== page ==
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Legal Q&A: pavement café licenses and door staff numbers

By Poppleston Allen

- Last updated on GMT

Table manners: rules vary from council to council
Table manners: rules vary from council to council

Related tags: Licensing

Specialist licensing solicitors Poppleston Allen's latest legal Q&A looks at the rules governing door staff numbers and pavement-side tables and chairs.

My way or the highway?

Q: I am a designated premises supervisor at a small pub in London and I want to put tables and chairs to the front of the premises. The council has confirmed the area of highway I would like to use is owned by them and that I need to get planning permission as well as a pavement café licence. I ran a pub in the Midlands and didn’t need planning permission for tables and chairs at that site, so is this correct?

A. The rules and requirements for tables and chairs on the pavement vary from council to council, and they are free to set their own policies and procedures for permitting tables and chairs. Some councils require that you obtain both planning permission as well as a licence for the tables and chairs. Councils can also have different requirements in respect of the information they need as part of the licence application.

They may also have very specific conditions that will attach to any licence for tables and chairs. It is advisable that you speak to the relevant department at the council to understand the process. Some councils deal with tables and chairs applications through the licensing department and others through a highways team.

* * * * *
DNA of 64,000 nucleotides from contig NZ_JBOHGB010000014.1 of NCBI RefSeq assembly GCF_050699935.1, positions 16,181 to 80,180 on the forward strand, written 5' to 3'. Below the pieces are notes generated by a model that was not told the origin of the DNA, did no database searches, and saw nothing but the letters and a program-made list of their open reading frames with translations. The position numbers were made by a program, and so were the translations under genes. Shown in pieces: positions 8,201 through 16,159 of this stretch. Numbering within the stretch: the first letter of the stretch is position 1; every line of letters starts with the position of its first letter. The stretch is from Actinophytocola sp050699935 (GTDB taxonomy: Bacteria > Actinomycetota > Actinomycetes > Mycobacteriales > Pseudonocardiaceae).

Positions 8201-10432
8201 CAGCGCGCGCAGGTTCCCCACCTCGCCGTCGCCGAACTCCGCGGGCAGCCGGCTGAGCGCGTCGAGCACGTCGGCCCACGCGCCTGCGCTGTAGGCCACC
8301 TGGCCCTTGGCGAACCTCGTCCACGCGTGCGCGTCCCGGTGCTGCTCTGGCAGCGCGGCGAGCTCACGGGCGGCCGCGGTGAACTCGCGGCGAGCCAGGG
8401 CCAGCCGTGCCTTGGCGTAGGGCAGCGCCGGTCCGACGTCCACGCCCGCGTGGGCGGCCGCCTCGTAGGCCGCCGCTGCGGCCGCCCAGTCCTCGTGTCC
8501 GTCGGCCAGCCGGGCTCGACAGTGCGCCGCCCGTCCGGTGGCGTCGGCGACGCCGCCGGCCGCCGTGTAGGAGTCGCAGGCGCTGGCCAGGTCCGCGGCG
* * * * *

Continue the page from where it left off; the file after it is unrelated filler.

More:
Door staff numbers

Q: I have a temporary event notice (TEN) in place for a student event for a Thursday evening, an event that a lot of premises are taking part in across the city. The police objected until I agreed that I would have two door supervisors on duty during the additional hours as well as abiding by my usual premises licence conditions. On checking my premises licence, I realise that the condition on my licence states that I only need one door supervisor on duty on a Thursday and I am too late to withdraw and resubmit a new TEN application. Can I just have one door staff member on duty for my event?

A. A TEN can only legally ‘attach’ the existing premises licence conditions, if objections are made. That said, agreements on TENs, such as the one you have offered in respect of an additional member of door staff, are very important promises, despite not having the same legal effect as a premises licence condition. It would appear from your query that when you liaised with the police , they were happy for the event to proceed on the basis you would have two door staff present for the additional hours.

I note you mention this is a city-wide event and as such it may be that this requirement by the police is a reflection of how they expect all premises operating later hours under TENs to trade on this day.

While the agreement may not be legally binding, if you did not use two door staff, it could be damaging to your future relationship with the police. It is also worth bearing in mind the police do have other enforcement powers on the night and, more generally, including closure notices and a review of the premises licence if there was an incident and they felt the premises had insufficient security. They could, of course, also simply object to any future TENs that you apply for on the basis that they would not be confident that any agreement in place would be adhered to.

As you are out of time to resubmit a TEN you may want to speak to the police to see if you can reach an agreement to simply abide by your premises licence conditions and have the one member of door staff. Otherwise, a promise is a promise.

For any legal enquiries please visit Poppleston Allen's website​.

Related topics: Licensing Hub, Licensing law

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